Embracing the Zen of Losing One

You win some you lose some. What you lose on the swings you gain on the roundabouts. Dad used to try to tell us not to sweat the small stuff with these sayings but infact he only served to reinforce a strong ethic of ridiculous perseverance beyond what is even logical because he was the worst at giving up anything if he felt he was right. Being a baby boomer bloke, that was all the time. When he did temporarily lose a battle, he would re-group to re-strategise his general war on whatever was the current target of his ire or the focus of his energies. He could not be consoled with platitudes about winning and losing in the big game of life. Nope. The only thing that could marginally deflect the sting of defeat was to remind him that 'Every Dog has His Day'. Which would cheer him up, but it's hardly a Buddhist breathing in of love and loss and letting go – now is it? Being an old white guy – he knew that it is, in fact all about winning and sticking at things until you do. And to his credit – he is an old dog that has almost always had his day somewhere down the line even if he had to lose an eye to get there.

I have issues with losing too – I put it down to stubborn genes. Let's face it – most women in the early stages of the colony must have survived in their frozen little raupo huts somewhere past the black stump, boiling clothes in coppers, up to their knees in mud, simply due to a stubborn streak that refused to let them lie down and wait for a vision of the baby Jesus to arrive, or at least for washing machines to be invented. I've never bought into that old hippy mantra that it is good or in fact admirable to 'Go with the Flow.' I always thought that whoever had made that up had obviously not spent much time kicking around on a farm next to rivers and swollen creeks in winter. The careful observer will note that most things going downstream are going belly up – which is not really a great position to be rallying any kind of win from. I've also wasted a lot of time and quite a bit of money battling upstream with various projects, inspired by such mighty creatures as the salmon. Forgetting of course that salmon will admirably make it to their destination. And then they die. Hard to enjoy triumph when you're dead.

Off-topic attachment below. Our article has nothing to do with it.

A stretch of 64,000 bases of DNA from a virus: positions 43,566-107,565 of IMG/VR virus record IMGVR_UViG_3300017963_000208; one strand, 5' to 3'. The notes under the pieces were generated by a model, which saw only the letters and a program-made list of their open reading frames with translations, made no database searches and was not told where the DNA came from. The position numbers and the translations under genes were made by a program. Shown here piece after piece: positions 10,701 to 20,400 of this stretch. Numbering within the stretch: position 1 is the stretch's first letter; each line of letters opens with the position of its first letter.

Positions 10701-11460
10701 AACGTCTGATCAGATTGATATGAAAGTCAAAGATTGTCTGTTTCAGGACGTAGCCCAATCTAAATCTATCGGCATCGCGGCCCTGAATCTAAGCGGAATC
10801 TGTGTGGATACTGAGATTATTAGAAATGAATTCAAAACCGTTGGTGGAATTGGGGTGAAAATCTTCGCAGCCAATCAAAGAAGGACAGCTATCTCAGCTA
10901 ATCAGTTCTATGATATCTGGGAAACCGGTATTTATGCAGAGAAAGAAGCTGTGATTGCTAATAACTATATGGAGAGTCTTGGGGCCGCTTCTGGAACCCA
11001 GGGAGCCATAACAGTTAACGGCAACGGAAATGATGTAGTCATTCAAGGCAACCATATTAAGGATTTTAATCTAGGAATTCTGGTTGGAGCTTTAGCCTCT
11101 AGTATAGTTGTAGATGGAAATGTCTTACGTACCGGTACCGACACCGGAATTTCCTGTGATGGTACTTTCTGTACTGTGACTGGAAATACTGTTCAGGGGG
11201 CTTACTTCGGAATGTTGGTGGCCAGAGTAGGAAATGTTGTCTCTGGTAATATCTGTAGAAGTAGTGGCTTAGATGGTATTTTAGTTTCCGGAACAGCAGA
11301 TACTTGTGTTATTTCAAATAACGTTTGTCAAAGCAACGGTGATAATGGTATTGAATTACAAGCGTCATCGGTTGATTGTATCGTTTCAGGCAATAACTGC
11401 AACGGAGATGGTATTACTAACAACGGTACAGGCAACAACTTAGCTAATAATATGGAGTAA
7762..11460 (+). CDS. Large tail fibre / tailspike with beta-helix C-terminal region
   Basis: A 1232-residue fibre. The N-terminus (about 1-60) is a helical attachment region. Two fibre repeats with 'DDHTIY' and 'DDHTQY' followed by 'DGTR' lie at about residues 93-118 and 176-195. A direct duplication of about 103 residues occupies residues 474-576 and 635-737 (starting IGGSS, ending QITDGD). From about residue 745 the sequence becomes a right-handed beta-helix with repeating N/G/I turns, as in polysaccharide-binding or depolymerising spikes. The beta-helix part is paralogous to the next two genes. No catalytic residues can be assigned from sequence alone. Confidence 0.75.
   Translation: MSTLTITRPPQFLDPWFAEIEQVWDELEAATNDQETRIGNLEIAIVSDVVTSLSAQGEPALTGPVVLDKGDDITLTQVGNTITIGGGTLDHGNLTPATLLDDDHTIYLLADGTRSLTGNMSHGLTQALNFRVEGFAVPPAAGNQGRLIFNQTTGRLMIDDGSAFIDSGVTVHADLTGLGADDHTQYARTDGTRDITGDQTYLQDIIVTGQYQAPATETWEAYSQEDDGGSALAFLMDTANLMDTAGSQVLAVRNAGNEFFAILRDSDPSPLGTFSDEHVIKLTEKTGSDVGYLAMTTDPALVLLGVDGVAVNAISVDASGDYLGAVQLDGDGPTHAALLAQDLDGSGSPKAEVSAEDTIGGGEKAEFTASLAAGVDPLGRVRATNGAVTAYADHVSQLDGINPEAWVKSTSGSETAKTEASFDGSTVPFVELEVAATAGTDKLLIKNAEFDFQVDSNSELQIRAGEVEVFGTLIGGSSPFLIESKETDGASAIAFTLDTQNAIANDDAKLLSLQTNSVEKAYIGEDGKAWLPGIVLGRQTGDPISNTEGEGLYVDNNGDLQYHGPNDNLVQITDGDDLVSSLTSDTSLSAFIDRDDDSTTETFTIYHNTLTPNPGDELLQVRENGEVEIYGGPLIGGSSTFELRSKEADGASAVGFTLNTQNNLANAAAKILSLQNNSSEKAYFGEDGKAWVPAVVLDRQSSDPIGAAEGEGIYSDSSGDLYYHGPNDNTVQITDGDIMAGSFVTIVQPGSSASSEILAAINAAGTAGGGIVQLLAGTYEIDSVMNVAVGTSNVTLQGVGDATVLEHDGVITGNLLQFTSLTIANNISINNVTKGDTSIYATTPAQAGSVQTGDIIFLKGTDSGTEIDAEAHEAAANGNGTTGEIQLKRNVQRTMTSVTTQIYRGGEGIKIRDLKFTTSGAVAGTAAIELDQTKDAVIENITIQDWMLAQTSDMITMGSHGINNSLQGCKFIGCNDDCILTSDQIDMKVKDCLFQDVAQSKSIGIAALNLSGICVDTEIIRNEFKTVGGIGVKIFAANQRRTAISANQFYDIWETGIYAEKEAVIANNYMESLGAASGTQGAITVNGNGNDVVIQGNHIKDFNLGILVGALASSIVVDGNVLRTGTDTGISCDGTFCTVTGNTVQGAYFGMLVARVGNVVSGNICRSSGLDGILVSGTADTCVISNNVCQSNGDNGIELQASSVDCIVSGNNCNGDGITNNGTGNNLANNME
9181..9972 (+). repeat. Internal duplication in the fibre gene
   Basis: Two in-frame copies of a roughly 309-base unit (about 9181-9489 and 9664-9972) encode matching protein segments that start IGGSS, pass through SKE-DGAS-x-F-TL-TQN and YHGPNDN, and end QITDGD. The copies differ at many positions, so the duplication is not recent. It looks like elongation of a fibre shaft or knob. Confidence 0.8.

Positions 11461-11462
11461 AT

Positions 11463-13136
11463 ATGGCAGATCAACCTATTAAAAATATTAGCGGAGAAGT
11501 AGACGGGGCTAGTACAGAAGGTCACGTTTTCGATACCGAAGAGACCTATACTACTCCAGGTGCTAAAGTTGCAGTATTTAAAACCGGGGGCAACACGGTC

New Zealand culture in general seems to be one of a resigned complacency. Where the Latins go berserk and break out in random acts of flamboyant irrationalism in the face of losing things they believe in, Kiwis will generally accept the outcome as a fact not worth having an emotion over. A few weeks ago in a spectacular display of the very reasons why I miss Argentina so much, a group of commuters, outraged at the delays on the trains simultaneously and spontaneously took control of the train on two separate lines. They then pushed the drivers out of the moving trains and attempted to drive to the destinations themselves. No one was charged. No one was hurt and it was deemed a reasonable response. They had grown tired of talking to the company and losing the battle to be heard about the constant delays and had taken matters into their own hands. Kiwi commuters would have grumbled quietly and sent an email to Radio New Zealand. I have to add that the trains in Buenos Aires were completely halted for the 2 days following whereby no one went to work, so it is difficult to argue which response is more valid, but I know which one would have felt good.

I lost one of my pet projects this week – and am feeling a stalwart kiwi acceptance of it. I guess it's not wise to pay too high a price for anything. Even when you're not a salmon and, especially when you know that every dog, eventually, has her day.

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